An SEC pitcher upset Auburn ace Casey Mize earlier this season.
After the No. 22 Tigers downed Samford 7-2 in a midweek tune-up Tuesday, Mize explained he “pitched against a guy a few weeks ago who really made it about two players,” and doesn’t want his Game 1 throwdown with Florida’s Brady Singer to be restricted to the matchup on the mound.
“I feel like throwing on Friday night in the SEC, you get this a lot,” Mize said. “I’m not trying to make it about two players, I’m trying to make it a team thing. I don’t have to hit off him and he doesn’t have to hit off me.”
If you relocate the crosshairs from the likely major-leaguers, Auburn and Florida’s upcoming Thursday-through-Friday series is still must-see baseball.
Auburn is riding a six-game win streak in which it has outscored opponents Mississippi State, UAB, Alabama and Samford 70-19, with the bulk of those runs coming in the Tigers’ first series sweep of their arch-rival Crimson Tide on the road in 42 years.
Over the weekend in Tuscaloosa, Auburn bludgeoned the Tide in three-straight outings, outscoring its arch-rival 44-10, including a 20-5 bloodletting in the sweep-clinching Game 3.
The Tigers arrived in Tuscaloosa batting .199 in conference play and left it at .236.
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Head coach Butch Thompson is perceptibly seeing absurd production out of Mize, but a recent rotation alteration on the mound — Sunday starter Tanner Burns moved to Saturday and Saturday starter Davis Daniel has been sent to the bullpen in favor of sophomore Andrew Mitchell — has made good of the improvements at the plate.
Mize is 8-1, Burns pitched a seven-strikeout shutout in Game 2 and Daniel ultimately earned the win out of the bullpen in Game 3.
The other orange and blue, No. 1 Florida, has been the top-ranked squad in most polls for much of the season. The Gators thrive off Singer’s elite pitching and electric production from their bats, notably the ones belonging to sophomore Will Dalton and junior Jonathan India.
“Starting pitching, frontline is as good as anybody,” Thompson said following the Tigers’ 7-2 win over Samford on Tuesday. “(Florida is) everything they’ve been in the past.”
Dalton leads the conference in home runs (16) and RBIs (47), while India ranks sixth nationally in batting average (.415), 12th in home runs (13), third in slugging percentage (.822) and second in on-base percentage (.544).
But whether Mize likes it or not, all eyes in the college baseball world will be fixated on the pitchers’ duel inside Alfred A. McKethan Stadium on Thursday night in Gainesville, Florida.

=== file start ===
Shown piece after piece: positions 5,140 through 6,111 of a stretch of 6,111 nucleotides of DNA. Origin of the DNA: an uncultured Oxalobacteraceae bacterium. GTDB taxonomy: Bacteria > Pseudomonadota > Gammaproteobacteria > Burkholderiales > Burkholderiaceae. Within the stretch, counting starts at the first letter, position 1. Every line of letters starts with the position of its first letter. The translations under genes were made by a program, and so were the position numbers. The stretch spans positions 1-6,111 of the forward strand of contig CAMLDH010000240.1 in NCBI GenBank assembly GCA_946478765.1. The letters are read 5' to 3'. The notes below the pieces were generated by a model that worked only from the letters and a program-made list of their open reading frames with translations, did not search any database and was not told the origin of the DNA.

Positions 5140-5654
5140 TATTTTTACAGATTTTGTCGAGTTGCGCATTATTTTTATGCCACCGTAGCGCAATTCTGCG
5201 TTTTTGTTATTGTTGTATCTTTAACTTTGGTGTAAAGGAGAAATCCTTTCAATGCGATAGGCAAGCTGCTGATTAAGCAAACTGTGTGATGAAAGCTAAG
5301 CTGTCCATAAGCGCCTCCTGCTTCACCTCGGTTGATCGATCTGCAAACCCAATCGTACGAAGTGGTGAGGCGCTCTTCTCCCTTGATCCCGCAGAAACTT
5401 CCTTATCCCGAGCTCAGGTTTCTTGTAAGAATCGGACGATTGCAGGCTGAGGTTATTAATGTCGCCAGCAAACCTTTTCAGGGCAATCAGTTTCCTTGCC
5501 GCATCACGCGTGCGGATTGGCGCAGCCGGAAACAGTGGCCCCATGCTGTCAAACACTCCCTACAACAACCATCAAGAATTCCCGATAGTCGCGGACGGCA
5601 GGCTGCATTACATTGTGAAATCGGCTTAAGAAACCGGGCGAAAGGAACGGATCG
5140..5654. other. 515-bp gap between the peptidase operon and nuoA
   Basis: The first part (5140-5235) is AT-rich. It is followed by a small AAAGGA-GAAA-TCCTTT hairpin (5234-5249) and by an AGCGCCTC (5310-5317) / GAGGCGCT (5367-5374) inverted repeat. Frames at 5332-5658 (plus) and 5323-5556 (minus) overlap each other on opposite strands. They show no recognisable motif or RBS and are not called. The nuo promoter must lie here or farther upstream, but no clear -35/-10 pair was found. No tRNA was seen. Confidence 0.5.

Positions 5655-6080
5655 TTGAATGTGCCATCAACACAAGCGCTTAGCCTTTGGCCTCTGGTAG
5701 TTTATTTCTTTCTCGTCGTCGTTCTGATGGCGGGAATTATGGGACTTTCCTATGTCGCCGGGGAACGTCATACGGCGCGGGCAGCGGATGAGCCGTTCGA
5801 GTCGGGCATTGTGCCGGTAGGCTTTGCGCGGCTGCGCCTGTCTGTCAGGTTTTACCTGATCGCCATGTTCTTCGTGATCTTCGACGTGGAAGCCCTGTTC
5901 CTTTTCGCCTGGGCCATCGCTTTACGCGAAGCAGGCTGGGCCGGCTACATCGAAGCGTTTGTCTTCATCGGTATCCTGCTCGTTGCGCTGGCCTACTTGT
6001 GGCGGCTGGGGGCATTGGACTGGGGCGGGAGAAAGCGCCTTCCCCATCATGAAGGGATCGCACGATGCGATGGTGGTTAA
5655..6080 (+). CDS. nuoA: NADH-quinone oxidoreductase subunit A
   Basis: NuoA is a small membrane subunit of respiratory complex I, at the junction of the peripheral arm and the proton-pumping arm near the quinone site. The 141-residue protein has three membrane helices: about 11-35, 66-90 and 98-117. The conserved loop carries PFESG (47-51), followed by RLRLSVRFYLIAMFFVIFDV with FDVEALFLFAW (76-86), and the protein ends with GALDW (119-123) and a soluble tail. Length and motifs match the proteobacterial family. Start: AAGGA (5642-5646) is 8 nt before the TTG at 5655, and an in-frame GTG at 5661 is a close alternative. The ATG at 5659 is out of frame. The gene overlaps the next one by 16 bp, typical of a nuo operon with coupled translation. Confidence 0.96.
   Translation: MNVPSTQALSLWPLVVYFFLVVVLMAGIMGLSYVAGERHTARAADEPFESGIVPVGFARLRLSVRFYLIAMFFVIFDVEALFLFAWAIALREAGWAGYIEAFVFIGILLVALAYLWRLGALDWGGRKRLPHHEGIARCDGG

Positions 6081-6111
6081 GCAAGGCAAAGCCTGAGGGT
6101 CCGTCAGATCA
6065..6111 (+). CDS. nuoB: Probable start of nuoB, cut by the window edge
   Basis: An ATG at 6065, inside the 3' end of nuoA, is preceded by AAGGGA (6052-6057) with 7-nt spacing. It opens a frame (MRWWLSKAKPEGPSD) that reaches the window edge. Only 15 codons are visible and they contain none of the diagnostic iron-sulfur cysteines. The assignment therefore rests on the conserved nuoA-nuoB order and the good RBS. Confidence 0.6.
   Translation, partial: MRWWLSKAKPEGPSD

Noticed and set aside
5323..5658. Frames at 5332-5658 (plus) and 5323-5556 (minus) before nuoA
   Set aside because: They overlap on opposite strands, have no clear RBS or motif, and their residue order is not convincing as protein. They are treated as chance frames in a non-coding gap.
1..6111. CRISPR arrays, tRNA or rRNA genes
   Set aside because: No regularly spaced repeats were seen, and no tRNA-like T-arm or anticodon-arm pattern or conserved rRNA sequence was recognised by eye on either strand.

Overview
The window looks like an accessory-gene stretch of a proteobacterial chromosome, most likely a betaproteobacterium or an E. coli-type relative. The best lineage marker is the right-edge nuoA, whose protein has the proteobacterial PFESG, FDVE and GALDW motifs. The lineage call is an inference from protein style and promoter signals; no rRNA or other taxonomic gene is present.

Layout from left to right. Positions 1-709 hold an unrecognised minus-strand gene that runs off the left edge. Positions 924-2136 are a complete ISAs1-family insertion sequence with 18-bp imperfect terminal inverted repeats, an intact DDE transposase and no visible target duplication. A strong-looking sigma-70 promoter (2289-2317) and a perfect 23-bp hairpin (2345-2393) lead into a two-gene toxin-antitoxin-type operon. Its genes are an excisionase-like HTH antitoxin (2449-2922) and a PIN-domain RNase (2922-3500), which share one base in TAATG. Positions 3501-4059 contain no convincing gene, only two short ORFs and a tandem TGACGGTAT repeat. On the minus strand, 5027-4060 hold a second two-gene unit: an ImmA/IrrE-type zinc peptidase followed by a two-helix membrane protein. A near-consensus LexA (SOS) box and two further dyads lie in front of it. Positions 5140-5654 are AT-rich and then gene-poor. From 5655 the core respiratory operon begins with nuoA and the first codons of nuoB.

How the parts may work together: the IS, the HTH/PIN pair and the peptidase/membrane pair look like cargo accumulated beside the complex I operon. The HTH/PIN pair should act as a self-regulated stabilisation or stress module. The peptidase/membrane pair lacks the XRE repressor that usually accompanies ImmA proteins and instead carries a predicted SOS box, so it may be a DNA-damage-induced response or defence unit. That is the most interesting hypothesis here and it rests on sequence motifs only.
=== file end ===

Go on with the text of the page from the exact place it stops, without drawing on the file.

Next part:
Thompson had to go back a few years to recall a matchup that compares to this one.
The 17-year SEC coaching veteran recollected a 2012 game between his Mississippi State Bulldogs and LSU. As pitching coach for State, Thompson sent Chris Stratton to face off with the Tigers’ Kevin Guasman.
Stratton, the 2012 SEC Pitcher of the Year, struck out 17 to Guasman’s 11 in a 3-2 extra-innings victory for LSU. Both were selected in that summer’s draft, with Thompson’s pupil going 20th to San Francisco and Guasman going fourth overall to Baltimore.
"This one coming up this Thursday, that's the night it reminds me of," Thompson said.
On paper, Mize and Singer’s collision course is one of the most talented matchups in the sport’s recent history, as both pitcher’s names are synonymous with top MLB prospect in the league’s upcoming draft. In Perfect Game’s most recent Mock Draft, Mize goes No. 1 overall to Detroit, while Singer lands at No. 11 in Baltimore.
Scouts harp on their favorite attributes — Mize’s screaming splitter or Singer’s wicked fastball — but Thursday’s matchup should be the most effective method to analyze the pair head-to-head.
Singer dishes out Ks at a frightening rate and turns batters silly with the drop on his changeup. Sprinkled on top of those major league reliever abilities are the Toronto Blue Jays’ 2015 draft selection’s 8-1 record and trio of complete games this season.
“I’m very impressed,” Mize said of Singer. “He’s got an electric fastball that runs like no other I’ve ever seen. It starts at a lefty’s hips and ends up back in the strike zone. And his slider is above-average. Those two pitches are elite.”
After a breakout 2017 with a 3.21 ERA and 4.03 strikeout-to-walk ratio, Singer was the heavy favorite to go No. 1 overall. The Eustis, Florida, product hasn’t declined this season, rather a righty from The Plains has simply stolen the show.
A statistical anomaly, Mize has pro-ready written all over. The Springville, Alabama, native’s junior season at Auburn has featured a career-high 13 strikeouts twice, top 10 statuses in walks per nine innings (No. 9), Ks (No. 5), walks plus hits per inning pitched (No. 2) and strikeout-to-walk ratio (No. 1) and Auburn’s first no-hitter in 16 years March 9 against Northeastern.
“We've got Casey Mize coming in, that'll be a heck of a matchup between Brady and Mize,” Florida head coach Kevin O’Sullivan said following the Gators’ 6-4 loss to Mercer to Tuesday.
With an identical 8-1 record to Singer’s, tied for fourth in the country, Mize’s only loss came on the road at Kentucky to 2017 SEC Pitcher of the Year and fellow draft hopeful Sean Hjelle.
There will be only one victor at 6 p.m. CST on ESPNU. But come June 4 at the draft, both Mize and Singer will be all smiles.
“We need to be playing really good ball,” Mize said. “Obviously they’re the No. 1 team in the country. We need to be playing our best ball to compete and win a series. We play against some really good teams and we think they’re going to be the best … we’re feeling really good about where we are right now.”
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